The following is a blog of Shane Mosley’s training camp notes answering questions about his workouts in preparation for his May 5 challenge for the WBC junior middleweight belt owned by Saul Alvarez at the MGM Grand in Las Vegas.
The blog was taken from a press release distributed by Golden Boy Promotions, the lead promoter of the HBO Pay Per View-televised event whose featured bout has WBC welterweight titleholder Floyd Mayweather Jr. purusing the WBA junior middleweight crown worn by Miguel Cotto.
Mosley is 0-2-1 in his past three fights, having sandwiched a draw with junior middleweight Sergio] Mora in September of 2010 between one-sided unanimous decision losses to Mayweather and WBO welterweight beltholder Manny Pacquiao in May of 2010 and May of last year, respectively.
In facing Alvarez (39-0-1, 29 knockouts), Mosley (46-7-1, 39 KOs) is returning to the MGM Grand, site of his setbacks against Mayweather and Pacquiao. Mosley is 40, and Alvarez, 21.
Alvarez has just recently discovered the benefits of training in Big Bear, Calif., whereas Mosley has not only trained on the mountain for almost two decades, but also has owned a house there since 1996
Monday, April 23
Question for Mosley: If you could get one fight back, so that you could change your approach to training or strategy in the fight or some other important factor, which would it be and why?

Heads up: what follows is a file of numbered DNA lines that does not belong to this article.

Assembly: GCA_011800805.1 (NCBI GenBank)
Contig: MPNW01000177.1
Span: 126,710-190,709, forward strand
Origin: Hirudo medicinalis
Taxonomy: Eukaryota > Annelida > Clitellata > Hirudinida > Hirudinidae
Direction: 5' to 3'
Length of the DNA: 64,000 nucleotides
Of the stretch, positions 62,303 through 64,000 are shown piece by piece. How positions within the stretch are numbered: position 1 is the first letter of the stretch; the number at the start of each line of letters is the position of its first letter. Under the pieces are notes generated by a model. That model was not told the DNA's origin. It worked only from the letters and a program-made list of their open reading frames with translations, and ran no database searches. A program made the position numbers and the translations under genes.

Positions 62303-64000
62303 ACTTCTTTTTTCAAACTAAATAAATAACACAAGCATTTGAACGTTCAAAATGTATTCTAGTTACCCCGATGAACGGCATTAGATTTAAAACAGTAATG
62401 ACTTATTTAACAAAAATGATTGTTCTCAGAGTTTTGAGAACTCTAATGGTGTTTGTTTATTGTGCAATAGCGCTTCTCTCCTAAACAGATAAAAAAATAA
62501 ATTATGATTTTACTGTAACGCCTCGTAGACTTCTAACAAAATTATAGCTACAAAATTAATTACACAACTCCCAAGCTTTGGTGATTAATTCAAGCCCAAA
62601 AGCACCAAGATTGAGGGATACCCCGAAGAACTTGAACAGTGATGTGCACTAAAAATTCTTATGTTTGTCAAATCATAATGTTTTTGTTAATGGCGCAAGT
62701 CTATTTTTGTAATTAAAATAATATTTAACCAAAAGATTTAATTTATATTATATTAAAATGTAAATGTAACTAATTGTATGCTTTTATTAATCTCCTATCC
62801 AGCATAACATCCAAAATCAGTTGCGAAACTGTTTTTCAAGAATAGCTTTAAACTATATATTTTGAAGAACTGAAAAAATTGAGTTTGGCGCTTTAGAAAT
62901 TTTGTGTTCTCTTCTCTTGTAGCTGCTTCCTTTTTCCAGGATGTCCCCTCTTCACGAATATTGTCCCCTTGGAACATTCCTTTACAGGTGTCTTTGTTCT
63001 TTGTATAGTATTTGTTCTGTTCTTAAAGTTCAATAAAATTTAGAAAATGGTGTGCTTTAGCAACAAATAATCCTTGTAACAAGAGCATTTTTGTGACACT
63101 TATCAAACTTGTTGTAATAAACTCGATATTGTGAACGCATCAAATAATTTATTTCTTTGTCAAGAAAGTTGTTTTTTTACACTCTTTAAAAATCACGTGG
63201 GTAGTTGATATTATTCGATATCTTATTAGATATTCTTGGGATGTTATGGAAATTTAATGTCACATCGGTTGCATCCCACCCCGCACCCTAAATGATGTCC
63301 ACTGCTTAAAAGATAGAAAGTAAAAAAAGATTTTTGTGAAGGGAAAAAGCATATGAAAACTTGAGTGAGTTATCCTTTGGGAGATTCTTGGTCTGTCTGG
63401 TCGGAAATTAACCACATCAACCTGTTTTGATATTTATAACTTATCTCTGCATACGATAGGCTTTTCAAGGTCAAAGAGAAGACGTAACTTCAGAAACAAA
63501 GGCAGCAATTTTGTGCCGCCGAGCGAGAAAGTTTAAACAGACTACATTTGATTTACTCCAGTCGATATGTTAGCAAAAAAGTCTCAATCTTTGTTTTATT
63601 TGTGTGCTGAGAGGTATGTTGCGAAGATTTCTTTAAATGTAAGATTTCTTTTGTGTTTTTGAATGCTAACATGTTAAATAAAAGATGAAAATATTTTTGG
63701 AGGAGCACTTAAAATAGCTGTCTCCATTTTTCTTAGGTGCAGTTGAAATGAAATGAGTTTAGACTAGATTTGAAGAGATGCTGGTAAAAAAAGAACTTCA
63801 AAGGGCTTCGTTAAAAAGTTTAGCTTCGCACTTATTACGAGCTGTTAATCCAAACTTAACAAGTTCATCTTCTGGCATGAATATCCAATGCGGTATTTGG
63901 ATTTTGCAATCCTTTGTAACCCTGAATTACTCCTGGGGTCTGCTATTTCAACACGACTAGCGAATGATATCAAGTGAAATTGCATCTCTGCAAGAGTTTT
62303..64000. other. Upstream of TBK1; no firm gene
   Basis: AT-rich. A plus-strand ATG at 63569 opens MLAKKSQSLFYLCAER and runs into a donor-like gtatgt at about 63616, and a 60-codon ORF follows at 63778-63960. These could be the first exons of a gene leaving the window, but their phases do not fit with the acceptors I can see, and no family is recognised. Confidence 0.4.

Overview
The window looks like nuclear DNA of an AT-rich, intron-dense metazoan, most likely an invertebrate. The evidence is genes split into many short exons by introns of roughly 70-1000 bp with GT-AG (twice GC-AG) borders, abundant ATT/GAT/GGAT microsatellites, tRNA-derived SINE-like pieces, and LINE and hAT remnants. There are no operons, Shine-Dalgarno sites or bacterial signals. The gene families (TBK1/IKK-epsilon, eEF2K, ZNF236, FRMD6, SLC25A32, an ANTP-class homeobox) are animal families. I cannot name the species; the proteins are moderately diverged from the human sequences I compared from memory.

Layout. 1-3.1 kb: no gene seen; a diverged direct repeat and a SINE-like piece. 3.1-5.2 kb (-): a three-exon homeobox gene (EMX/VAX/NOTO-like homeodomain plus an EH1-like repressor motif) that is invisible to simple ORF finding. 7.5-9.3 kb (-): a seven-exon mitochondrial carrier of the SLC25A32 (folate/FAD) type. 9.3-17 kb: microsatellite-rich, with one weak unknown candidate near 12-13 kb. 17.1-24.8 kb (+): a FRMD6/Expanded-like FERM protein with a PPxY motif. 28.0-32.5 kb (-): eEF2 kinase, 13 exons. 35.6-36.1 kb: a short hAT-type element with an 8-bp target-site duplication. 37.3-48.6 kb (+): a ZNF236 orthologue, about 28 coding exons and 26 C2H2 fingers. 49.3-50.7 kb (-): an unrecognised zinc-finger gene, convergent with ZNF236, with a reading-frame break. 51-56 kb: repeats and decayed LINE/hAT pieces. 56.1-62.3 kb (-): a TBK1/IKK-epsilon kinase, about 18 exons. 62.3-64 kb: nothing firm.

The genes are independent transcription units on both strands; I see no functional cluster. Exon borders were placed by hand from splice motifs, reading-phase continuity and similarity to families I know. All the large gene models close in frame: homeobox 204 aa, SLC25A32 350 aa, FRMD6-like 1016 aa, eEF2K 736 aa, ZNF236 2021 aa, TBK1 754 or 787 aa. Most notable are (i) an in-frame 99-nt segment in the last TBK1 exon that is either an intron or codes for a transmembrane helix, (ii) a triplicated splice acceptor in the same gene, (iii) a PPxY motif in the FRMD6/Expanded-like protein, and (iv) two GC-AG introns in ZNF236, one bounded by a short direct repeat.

“It doesn’t do me any service as a fighter to look back at past fights and critique myself. The past is the past, and you don’t get fights back. Each and every single fight has led me to where I am today, and I wouldn’t change any of that.
“Sure, there are moments where things could have gone differently, but that’s with anything in life. Like I’ve said before, the Mora fight wasn’t the type of fight I’d like to be in again, but it was what it was.
“The crowd is such a big part of every match, and when the crowd is disappointed, like it was with the Mora fight, it’s hard not to be disappointed. I don’t look at a loss and say ‘I wish I could get this fight back, I wish I could do it again.’
“You could drive yourself crazy doing that. That’s not a boxing thing, that’s with anything and everything. Instead, you look at yourself and say: ‘what will make me a better boxer? How hard do I need to train?’ You know, I am a boxing champion.
“I know what winning feels like. There’s nothing like it. But at the end of the day you do your best and that’s it. I feel ready to win again though and that’s what is going to happen on May 5. Fans and viewers alike will watch this match and know what kind of boxer I am, what kind of boxer I have become.”
Photo by Hogan Photos/Golden Boy Promotions
Lem Satterfield can be reached at firstname.lastname@example.org